String != [Char]

Thomas Schilling nominolo at
Sat Mar 24 23:58:43 CET 2012

On 24 March 2012 22:33, Freddie Manners <f.manners at> wrote:
> To add my tuppence-worth on this, addressed to no-one in particular:
> (1) I think getting hung up on UTF-8 correctness is a distraction here.  I
> can't imagine anyone suggesting that the C/C++ standards removed support for
> (char*) because it wasn't UTF-8 correct: sure, you'd recommend people use a
> different type when it matters, but the language standard itself shouldn't
> be driven by technical issues that don't affect most people most of the
> time.  I'm sure it's good engineering practice to worry about these things,
> but the standard isn't there to encourage good engineering practice.

It doesn't really have anything to do with UTF-8.  UTF-8 is just a
particular serialisation of a unicode string.

Here's a simple illustration of the problems one faces:  Let's say you
want to search for the string "fix".  Now, the problem is that the
sequence 'f','i' could be represented both as ['f', 'i'] or as [chr
0xfb01] (the "fi" ligature).  The text-icu package provides a function
to normalise a string such that only one of these forms can occur in
each string.  Because the world's languages are rather complex there
are many more such cases which need to be handled properly (if you
don't want to run into weird corner cases).

> (2) I'd suggest that a proposal that advocated overloaded string literals --
> of which [Char] was an option -- couldn't be much more confusing from a
> pedagogical perspective than the fact that numeric literals are overloaded.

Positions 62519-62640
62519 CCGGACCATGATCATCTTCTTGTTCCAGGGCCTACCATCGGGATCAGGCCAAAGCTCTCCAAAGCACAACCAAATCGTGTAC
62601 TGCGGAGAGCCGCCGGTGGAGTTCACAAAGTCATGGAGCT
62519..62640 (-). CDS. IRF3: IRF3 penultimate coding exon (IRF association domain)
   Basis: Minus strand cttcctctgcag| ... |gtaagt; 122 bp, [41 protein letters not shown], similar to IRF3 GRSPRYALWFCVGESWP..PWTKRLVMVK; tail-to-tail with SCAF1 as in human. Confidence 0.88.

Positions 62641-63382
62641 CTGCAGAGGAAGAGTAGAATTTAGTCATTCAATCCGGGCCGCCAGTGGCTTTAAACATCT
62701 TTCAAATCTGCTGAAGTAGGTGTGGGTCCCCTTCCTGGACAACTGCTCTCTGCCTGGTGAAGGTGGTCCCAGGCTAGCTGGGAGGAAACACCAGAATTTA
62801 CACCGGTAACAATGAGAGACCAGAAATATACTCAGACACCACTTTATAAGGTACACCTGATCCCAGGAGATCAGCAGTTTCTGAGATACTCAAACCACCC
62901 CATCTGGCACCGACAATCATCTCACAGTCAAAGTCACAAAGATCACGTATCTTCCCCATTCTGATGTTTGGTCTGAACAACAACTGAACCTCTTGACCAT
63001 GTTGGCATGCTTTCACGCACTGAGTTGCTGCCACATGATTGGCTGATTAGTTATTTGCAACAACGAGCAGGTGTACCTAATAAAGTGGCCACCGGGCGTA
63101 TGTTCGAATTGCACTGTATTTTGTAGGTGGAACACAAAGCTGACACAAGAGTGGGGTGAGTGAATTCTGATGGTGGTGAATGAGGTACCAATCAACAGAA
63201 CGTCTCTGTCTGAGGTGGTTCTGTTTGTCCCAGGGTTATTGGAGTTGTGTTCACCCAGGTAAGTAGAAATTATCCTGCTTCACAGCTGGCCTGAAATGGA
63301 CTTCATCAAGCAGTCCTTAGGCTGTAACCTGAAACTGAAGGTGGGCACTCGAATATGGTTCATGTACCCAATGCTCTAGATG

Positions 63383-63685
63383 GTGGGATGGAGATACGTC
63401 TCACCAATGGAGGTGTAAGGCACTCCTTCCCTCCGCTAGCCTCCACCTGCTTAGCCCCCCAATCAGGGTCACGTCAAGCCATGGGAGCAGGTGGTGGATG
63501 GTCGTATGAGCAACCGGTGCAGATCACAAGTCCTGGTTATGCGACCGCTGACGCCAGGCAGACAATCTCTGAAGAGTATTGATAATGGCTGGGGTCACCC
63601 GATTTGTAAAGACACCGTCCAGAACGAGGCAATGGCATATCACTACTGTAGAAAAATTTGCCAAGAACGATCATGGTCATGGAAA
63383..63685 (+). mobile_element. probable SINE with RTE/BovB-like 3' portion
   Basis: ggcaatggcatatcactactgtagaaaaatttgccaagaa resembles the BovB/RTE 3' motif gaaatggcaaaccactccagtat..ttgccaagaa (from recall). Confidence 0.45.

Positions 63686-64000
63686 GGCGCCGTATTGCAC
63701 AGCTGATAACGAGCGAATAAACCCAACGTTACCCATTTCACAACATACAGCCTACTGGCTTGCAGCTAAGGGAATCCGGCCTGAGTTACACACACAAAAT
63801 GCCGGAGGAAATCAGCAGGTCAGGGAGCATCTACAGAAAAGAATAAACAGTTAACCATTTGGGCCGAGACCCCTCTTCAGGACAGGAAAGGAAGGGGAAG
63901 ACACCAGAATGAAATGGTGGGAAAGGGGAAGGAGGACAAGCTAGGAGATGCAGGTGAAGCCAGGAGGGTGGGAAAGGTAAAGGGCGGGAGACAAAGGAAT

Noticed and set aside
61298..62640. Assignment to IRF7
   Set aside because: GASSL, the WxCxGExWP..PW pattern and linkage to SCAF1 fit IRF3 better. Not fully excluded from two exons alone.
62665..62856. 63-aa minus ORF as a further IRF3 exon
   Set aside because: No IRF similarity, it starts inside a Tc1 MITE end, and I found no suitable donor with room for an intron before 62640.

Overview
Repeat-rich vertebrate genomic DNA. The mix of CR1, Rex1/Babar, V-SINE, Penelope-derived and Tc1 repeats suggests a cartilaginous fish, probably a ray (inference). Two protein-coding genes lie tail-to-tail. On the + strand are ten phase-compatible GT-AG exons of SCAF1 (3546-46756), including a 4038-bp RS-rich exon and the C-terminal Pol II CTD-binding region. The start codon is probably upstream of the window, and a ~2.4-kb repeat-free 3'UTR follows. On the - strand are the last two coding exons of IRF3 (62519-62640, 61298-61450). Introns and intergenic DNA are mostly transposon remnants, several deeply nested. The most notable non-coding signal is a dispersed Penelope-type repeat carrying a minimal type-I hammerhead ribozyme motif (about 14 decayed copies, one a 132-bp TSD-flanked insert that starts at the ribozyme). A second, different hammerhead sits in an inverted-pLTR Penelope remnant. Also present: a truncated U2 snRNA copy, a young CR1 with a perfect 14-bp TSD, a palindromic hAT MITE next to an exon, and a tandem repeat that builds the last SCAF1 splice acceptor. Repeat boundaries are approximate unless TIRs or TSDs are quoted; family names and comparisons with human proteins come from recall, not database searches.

>  Since that seems to be one of the main biases in favour of [Char] in the
> current standard, that might be a possible incremental fix.

I agree that this proposal should probably include the standardisation
of the OverloadedStrings extension.

> Best,
> Freddie
> On 24 March 2012 22:15, Ian Lynagh <igloo at> wrote:
>> On Sat, Mar 24, 2012 at 08:38:23PM +0000, Thomas Schilling wrote:
>> > On 24 March 2012 20:16, Ian Lynagh <igloo at> wrote:
>> > >
>> > >> Correctness
>> > >> ==========
>> > >>
>> > >> Using list-based operations on Strings are almost always wrong
>> > >
>> > > Data.Text seems to think that many of them are worth reimplementing
>> > > for
>> > > Text. It looks like someone's systematically gone through Data.List.
>> >
>> > That's exactly what happened as part of the platform inclusion
>> > process.  In fact, there was quite a bit of bike shedding whether the
>> > Text API should be compatible with the list API or not.  In the end
>> > the decision was made to add all the list functions even if that
>> > encouraged running into unicode issues.  I'm pretty sure you
>> > participated in that discussion.
>> As far as I remember, a few functions were added to text and bytestring
>> during that, but mostly the discussion was about naming.
>> Even in the first 0.1 release of bytestring:
>> there is a large amount of Data.List covered, e.g. map, transpose,
>> foldl1', minimum, mapAccumR, groupBy.
>> Thanks
>> Ian
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Push the envelope. Watch it bend.

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